Britain's unemployment rate unexpectedly fell again to 4.8% between January and March, a period which the country spent under a tight Covid lockdown, and hiring rose further in April, data showed today.
Economists polled by Reuters had mostly expected the unemployment rate to hold at 4.9%.
The data added to signs that Britain's labour market has not suffered the severe hit feared at the onset of the coronavirus pandemic, in large part due to the government's huge jobs subsidy programme.
The number of people in employment jumped by 84,000 in the first quarter of 2021, the first increase since the coronavirus crisis began and a stronger increase than the median forecast of a 50,000 rise in the poll.
Those classed as unemployed fell by 121,000, today's figures show.
However, the inactivity rate - measuring people who are not looking for work - rose and was a record high for men.
Separate data for April showed a further improvement in the labour market with the number of employees on company payrolls in Britain increasing by 97,000 from March as companies adjusted to the lifting of coronavirus restrictions.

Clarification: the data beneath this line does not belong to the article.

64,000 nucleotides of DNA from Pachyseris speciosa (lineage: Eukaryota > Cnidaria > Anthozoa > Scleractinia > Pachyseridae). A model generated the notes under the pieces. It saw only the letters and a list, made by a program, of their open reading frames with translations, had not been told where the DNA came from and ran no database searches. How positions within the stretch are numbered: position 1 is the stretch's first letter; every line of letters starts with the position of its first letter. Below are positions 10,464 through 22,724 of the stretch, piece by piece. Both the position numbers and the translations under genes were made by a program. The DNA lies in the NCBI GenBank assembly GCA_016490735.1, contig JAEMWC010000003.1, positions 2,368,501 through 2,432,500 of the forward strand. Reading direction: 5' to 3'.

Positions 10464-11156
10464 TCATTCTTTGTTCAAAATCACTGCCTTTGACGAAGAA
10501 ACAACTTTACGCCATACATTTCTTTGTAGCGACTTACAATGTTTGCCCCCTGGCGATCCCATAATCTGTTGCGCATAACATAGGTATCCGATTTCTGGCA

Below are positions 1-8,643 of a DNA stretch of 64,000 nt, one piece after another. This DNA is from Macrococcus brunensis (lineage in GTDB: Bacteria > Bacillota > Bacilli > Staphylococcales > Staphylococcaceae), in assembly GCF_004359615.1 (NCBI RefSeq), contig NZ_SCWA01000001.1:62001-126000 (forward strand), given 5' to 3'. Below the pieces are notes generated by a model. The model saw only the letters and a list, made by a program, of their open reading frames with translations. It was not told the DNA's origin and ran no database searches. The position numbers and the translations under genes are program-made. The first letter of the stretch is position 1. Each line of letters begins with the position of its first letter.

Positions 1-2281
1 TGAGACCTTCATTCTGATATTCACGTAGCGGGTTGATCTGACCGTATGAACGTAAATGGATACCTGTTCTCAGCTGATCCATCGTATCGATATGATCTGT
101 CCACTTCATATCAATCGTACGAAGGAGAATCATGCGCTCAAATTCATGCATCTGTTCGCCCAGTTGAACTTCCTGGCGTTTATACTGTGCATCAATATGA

That narrowed the drop in people on payrolls compared with February 2020, before the pandemic struck Britain, to 772,000, the Office for National Statistics said.
The data chimed with data suggesting a pick-up in hiring as Britain's economy emerges from its third coronavirus lockdown on the back of swift progress with the country's Covid vaccination programme.
"With many businesses reopening, the recent recovery in job vacancies continued into April, especially in sectors such as hospitality and entertainment," Darren Morgan, the ONS' director of economic statistics, said.
However, there are signs that employers will struggle to fill vacancies with many foreign workers no longer in the country after the on-off closing and reopening of many firms over the past year, and as a result of Brexit.
Britain's headline measure of pay growth rose less strongly in the three months to March with total pay, including bonuses, up by 4% in annual terms, slowing from 4.5% in the three months to February.
The ONS said total pay growth, adjusted for a drop in the number of lower-paid and part-time jobs which have been hit hard by the pandemic, stood at 2.5%.